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Oriental medicine practiced for centuries in the East is becoming increasingly popular in the West. Despite advances in Western medicine, it has not been effective in providing satisfactory remedies for certain kinds of ailments. More and more patients who find no respite in Western medicine are turning towards Oriental Medicine for solutions. The great majority, would, however, prefer a combination of Western medicine and Eastern medicine to safeguard their heath.
While in the past oriental medical practitioners were usually dismissed as quacks, the same is not the case nowadays. It’s not uncommon to see practitioners of western medicine making a switch to oriental medicine. A good example would be Christine Hasinger.
Oriental medicine has also acquired the recognition it has long deserved. Recognition now comes from established bodies like the National Certification Commission for Acupuncture and Oriental Medicine (NCCOM) and the American Association of Oriental Medicine (AAOM).
The scope of Oriental Medicine is certainly expanding in the West, and the demand for it has given rise to the need for more oriental medical practitioners. If you’re contemplating on pursuing oriental medicine as a career, here are some tips you ought to consider to make your dream come true.
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Examine your interest. Are you really interested in oriental medicine? Do you have a working knowledge of the field? Courses in oriental medicine will not only involve the study of medical procedures, but also the appreciation of oriental traditions and philosophies. You may have to undertake practices that could be alien to your culture. Are you prepared for this new experience?
Although your studies may be in English for the major part, you may be required to study medical terms in a foreign language. Are you ready for the challenge?
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Doing Your Homework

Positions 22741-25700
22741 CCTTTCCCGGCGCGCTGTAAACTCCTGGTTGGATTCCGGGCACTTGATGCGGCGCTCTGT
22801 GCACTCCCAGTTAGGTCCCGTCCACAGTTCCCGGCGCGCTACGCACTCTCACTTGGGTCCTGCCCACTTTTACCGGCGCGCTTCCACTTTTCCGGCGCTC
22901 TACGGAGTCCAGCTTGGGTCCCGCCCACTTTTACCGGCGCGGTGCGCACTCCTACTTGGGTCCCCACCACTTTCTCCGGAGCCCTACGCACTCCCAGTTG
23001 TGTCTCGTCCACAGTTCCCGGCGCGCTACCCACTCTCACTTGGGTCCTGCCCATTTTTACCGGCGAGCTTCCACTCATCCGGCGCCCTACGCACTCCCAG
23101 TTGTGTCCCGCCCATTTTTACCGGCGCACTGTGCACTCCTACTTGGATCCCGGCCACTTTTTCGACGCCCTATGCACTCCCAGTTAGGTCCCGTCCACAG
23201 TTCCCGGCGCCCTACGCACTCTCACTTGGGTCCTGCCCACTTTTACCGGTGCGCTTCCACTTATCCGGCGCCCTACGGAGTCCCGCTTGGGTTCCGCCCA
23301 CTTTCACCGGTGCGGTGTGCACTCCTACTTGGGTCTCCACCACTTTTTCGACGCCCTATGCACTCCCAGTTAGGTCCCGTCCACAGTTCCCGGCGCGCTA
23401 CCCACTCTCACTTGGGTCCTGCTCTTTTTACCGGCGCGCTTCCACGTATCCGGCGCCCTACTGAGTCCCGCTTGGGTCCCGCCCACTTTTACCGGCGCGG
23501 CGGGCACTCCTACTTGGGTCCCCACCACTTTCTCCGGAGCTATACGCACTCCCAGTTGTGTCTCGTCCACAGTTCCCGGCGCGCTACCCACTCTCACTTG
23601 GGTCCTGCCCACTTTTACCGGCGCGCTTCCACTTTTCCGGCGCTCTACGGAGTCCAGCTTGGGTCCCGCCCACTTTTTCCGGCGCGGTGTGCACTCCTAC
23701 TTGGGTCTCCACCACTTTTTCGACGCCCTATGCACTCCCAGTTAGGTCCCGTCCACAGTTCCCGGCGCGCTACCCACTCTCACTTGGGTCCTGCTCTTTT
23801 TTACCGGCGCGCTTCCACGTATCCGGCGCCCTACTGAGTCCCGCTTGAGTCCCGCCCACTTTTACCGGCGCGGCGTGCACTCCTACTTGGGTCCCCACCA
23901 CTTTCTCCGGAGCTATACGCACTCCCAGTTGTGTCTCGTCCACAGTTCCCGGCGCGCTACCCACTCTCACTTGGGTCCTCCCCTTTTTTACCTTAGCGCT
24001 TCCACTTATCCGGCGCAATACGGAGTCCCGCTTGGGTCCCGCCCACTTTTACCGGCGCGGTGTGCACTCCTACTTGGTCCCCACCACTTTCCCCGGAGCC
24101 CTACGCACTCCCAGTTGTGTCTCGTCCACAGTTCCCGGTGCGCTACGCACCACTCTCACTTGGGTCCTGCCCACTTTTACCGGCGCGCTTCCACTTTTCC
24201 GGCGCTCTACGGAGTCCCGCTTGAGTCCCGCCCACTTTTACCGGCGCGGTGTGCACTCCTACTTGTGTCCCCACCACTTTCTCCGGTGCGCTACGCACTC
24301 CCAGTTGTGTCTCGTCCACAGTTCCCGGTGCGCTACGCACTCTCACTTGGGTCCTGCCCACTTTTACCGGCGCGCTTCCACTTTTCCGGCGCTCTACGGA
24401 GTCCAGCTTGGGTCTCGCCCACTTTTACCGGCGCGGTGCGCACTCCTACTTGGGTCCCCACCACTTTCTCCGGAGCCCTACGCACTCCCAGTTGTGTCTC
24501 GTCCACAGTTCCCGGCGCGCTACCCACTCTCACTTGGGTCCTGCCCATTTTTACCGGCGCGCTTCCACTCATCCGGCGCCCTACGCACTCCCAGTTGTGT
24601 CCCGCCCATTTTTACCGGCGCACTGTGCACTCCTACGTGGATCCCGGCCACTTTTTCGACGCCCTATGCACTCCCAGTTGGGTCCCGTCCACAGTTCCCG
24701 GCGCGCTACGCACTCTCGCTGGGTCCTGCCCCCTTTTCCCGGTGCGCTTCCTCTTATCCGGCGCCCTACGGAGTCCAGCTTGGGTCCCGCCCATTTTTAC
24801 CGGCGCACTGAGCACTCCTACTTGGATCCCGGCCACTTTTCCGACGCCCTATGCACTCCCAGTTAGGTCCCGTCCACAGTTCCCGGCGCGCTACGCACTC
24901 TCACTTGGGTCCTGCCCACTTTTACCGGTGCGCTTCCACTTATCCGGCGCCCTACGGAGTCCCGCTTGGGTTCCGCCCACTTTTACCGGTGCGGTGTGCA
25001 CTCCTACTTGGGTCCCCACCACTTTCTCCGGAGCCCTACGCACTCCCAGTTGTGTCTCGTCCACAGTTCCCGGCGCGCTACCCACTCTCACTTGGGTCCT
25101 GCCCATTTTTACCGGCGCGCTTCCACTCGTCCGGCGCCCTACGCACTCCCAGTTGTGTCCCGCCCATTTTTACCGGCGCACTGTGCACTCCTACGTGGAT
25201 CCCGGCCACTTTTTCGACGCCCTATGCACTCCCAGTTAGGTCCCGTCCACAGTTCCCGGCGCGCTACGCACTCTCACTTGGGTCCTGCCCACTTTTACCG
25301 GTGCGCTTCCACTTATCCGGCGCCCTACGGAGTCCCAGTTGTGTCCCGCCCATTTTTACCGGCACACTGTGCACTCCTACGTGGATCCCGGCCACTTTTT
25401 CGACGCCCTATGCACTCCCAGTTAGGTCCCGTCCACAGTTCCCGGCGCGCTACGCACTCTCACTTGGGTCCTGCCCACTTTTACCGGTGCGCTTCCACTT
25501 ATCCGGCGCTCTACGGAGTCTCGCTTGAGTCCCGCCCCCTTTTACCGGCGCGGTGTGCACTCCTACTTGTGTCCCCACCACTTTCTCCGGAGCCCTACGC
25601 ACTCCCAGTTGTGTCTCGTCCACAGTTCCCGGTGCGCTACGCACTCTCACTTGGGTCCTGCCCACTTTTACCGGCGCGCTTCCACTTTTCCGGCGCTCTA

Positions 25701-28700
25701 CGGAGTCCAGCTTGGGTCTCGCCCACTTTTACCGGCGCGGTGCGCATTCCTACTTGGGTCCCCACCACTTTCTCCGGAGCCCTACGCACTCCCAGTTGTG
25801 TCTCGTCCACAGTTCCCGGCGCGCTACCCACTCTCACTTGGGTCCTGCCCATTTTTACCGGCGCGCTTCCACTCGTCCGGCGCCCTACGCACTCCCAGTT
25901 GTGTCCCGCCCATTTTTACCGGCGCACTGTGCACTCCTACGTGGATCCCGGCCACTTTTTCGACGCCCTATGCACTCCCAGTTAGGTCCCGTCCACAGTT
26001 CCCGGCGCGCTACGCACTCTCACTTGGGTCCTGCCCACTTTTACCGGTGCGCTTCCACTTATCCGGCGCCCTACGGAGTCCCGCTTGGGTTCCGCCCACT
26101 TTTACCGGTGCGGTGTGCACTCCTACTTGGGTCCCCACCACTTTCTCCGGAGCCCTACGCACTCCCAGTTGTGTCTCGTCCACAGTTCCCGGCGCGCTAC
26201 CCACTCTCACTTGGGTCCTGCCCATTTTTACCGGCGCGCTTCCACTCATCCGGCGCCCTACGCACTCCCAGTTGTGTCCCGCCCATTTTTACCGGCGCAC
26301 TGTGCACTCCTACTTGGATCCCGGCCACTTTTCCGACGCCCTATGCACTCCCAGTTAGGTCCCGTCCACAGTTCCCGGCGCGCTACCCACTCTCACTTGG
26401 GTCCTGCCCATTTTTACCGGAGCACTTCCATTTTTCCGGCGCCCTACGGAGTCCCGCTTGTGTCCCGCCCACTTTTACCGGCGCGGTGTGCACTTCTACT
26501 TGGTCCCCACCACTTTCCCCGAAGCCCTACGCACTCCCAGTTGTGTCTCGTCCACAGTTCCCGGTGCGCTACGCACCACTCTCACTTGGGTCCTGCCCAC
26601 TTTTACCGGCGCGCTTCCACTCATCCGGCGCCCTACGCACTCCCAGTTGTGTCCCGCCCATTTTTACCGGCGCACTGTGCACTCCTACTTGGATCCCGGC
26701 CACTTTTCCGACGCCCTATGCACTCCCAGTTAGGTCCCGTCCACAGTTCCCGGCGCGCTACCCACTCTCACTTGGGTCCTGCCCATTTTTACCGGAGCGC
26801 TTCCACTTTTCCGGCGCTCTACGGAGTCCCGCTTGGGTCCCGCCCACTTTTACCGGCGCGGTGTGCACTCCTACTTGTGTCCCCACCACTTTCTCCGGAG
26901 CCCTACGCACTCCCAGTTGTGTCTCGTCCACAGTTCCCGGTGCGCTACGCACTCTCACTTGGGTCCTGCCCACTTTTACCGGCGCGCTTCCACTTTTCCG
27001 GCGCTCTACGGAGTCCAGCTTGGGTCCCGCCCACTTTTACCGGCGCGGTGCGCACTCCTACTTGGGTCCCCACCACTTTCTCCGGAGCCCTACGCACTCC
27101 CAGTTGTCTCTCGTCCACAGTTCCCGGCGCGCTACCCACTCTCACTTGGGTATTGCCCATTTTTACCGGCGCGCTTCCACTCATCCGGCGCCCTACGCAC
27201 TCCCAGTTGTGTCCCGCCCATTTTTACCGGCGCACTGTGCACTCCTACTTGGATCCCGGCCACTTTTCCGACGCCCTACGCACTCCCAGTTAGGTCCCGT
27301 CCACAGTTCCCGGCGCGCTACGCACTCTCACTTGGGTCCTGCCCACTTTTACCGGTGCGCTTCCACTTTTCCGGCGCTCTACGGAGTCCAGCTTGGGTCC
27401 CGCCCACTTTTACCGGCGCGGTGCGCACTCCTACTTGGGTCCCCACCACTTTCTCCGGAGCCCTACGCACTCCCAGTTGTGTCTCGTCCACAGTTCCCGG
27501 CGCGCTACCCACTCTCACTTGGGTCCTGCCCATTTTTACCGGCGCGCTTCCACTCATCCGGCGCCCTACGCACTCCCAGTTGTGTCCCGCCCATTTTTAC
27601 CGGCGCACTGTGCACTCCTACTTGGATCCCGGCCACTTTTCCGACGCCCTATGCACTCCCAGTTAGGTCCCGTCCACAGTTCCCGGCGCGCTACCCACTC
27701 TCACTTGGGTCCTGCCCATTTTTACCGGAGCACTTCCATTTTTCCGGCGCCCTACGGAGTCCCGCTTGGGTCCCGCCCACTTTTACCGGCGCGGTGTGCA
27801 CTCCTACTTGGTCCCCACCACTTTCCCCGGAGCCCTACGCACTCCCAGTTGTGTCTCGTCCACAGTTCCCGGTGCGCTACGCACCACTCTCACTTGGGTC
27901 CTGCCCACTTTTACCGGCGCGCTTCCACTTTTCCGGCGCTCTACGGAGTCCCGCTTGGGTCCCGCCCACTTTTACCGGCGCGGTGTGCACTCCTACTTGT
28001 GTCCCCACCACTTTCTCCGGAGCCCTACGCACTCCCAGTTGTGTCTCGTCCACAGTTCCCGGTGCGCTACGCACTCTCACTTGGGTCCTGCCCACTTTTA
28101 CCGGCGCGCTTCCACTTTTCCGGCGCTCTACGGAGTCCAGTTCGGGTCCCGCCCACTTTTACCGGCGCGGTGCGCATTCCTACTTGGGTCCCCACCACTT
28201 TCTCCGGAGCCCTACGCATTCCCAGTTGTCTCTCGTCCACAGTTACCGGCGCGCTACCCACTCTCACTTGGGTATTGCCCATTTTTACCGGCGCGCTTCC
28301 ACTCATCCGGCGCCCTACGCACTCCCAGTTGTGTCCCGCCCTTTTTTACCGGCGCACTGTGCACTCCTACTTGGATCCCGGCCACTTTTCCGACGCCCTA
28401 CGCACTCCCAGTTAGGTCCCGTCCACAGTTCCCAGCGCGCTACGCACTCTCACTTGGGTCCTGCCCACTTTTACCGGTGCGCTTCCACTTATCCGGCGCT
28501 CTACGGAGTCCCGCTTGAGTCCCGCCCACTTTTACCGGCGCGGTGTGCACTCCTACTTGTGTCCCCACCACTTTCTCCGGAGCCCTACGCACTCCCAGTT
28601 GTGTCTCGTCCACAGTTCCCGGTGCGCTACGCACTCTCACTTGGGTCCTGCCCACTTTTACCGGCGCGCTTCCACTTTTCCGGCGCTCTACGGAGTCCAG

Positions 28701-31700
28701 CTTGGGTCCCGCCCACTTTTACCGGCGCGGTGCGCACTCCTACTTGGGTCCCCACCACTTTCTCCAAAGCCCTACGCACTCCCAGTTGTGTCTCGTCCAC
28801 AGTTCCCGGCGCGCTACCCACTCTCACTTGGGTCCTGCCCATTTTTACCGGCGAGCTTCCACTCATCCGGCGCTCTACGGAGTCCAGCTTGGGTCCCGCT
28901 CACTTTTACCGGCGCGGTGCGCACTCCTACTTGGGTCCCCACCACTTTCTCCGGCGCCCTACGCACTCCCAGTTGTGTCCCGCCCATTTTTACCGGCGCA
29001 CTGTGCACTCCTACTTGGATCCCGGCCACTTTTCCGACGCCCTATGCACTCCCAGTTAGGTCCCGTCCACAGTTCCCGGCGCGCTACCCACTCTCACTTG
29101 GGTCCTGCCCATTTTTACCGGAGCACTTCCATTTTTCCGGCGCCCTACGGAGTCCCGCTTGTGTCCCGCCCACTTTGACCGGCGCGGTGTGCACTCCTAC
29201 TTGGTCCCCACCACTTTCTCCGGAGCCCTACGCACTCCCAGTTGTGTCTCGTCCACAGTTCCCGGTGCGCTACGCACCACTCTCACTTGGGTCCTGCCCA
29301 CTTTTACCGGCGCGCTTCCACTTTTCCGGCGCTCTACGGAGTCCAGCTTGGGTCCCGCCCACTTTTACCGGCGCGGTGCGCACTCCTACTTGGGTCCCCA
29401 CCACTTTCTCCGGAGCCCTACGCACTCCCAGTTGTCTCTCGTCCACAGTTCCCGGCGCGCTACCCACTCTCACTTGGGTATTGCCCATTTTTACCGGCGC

If you’re psychologically prepared for an `adventure’ in oriental medicine, the next step would be to do a little homework to prepare you for what’s to come.
A wise step would be to talk to an oriental medicine practitioner in the neighborhood. Ask "how do I become a Doctor of Oriental medicine?" What challenges are to be surmounted? What are the qualities required of an oriental medicine student. Take notes and review them and add your thoughts.
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Better still, if you have the time to spare, apply to serve as an assistant to an oriental medicine doctor to experience first hand what the practice of oriental medicine involves. It would be much better than talking to education counselors or college representatives who may not paint a true picture in the interest of getting students enrolled in their institutions.
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Deciding on Area of Interest
Once you’ve a clear picture of what oriental medicine practice involves, you can decide on your area or interest. Would you like to specialize in acupuncture, massage, physical therapy or herbal medicine?
If you can’t decide on an area of interest, then you could opt for a general course which would cover traditional Chinese medicine theories, acupuncture, traditional massage, Tui Na (Chinese physical therapy) and Chinese herbal medicine, among others.
Again you would have to do plenty of homework to help you make an informed decision.
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Mode of Study
Do you wish to study full-time or part-time? Ideally, you would choose a college or university in your hometown. If you can’t locate any institutions offering oriental medicine courses in your locality, then you could opt for a distance learning course. http://www.alternativemedicinecollege.com/distance_learning/index.html
Do an Internet search of oriental medicine schools in your area or your preferred location and study the relevant details. Different schools have different entry requirements. Don’t hesitate to contact them for further details if your questions are not answered in their websites.
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What to Look For in a School
There are many schools out there offering courses in oriental medicine. Your first task would be to check whether the school is accredited. An example of an accreditation body would be the Accreditation Commission for Acupuncture and Oriental Medicine (ACAOM) ,a body recognized by the US Department of Education. The National Oriental Medicine Accreditation Agency would be another.
If you’ve an idea of where you’ll be practicing after completing your course, you would also want to check whether the school is approved by the licensing board of the state you intend to practice in.
Other areas to check are:
- availability of financial aid
- whether the school has a high board licensing pass rate
- whether training offered is comprehensive – at least 3,000 hours for a minimum duration of 3.5 years.
Finally, you would want to visit the school to examine the training facilities and talk to existing students on their learning experiences.
Whatever you do, make copious notes on how do I become a Doctor of Oriental Medicine so that you could reflect on them at your leisure and make an informed decision.
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OrientalMedicineColleges.com: The Oriental School and Program Directory -- www.orientalmedicinecolleges.com
The National Oriental Medicine Accreditation Agency
Accreditation Commission for Acupuncture and Oriental Medicine